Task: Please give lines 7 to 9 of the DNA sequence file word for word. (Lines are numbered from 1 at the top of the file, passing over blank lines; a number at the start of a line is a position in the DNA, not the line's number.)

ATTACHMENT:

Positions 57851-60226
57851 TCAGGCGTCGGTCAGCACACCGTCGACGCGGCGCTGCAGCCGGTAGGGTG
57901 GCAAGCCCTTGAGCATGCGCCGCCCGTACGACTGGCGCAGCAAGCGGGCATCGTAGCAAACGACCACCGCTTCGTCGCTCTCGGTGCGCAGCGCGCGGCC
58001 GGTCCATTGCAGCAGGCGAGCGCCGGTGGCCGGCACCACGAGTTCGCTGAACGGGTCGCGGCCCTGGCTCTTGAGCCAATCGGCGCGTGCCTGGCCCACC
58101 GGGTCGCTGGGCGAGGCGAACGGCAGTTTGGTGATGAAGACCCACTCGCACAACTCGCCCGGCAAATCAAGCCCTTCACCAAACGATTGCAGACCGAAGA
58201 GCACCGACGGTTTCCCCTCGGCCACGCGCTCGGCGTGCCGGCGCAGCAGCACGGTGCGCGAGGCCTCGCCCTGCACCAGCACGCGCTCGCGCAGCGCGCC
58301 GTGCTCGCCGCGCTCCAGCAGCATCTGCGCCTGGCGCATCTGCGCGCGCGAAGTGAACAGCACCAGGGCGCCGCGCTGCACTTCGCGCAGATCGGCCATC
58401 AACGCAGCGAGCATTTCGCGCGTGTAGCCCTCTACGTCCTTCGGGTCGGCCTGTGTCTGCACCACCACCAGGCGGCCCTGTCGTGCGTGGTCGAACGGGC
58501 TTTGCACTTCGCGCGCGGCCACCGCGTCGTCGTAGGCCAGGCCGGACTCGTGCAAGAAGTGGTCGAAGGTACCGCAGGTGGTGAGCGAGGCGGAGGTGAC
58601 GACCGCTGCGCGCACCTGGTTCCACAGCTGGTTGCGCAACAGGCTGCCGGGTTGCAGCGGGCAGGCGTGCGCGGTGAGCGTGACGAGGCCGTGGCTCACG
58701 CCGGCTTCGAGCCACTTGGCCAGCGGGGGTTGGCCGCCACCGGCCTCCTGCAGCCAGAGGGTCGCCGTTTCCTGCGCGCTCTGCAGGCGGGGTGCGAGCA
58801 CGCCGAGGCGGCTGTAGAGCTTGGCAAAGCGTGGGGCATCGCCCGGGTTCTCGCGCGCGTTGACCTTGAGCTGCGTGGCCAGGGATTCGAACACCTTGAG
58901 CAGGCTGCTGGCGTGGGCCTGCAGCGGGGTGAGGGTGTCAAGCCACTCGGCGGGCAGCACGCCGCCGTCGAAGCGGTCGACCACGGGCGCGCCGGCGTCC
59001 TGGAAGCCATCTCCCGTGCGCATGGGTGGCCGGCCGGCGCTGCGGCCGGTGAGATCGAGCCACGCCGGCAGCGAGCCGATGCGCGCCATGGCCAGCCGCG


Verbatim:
58301 GTGCTCGCCGCGCTCCAGCAGCATCTGCGCCTGGCGCATCTGCGCGCGCGAAGTGAACAGCACCAGGGCGCCGCGCTGCACTTCGCGCAGATCGGCCATC
58401 AACGCAGCGAGCATTTCGCGCGTGTAGCCCTCTACGTCCTTCGGGTCGGCCTGTGTCTGCACCACCACCAGGCGGCCCTGTCGTGCGTGGTCGAACGGGC
58501 TTTGCACTTCGCGCGCGGCCACCGCGTCGTCGTAGGCCAGGCCGGACTCGTGCAAGAAGTGGTCGAAGGTACCGCAGGTGGTGAGCGAGGCGGAGGTGAC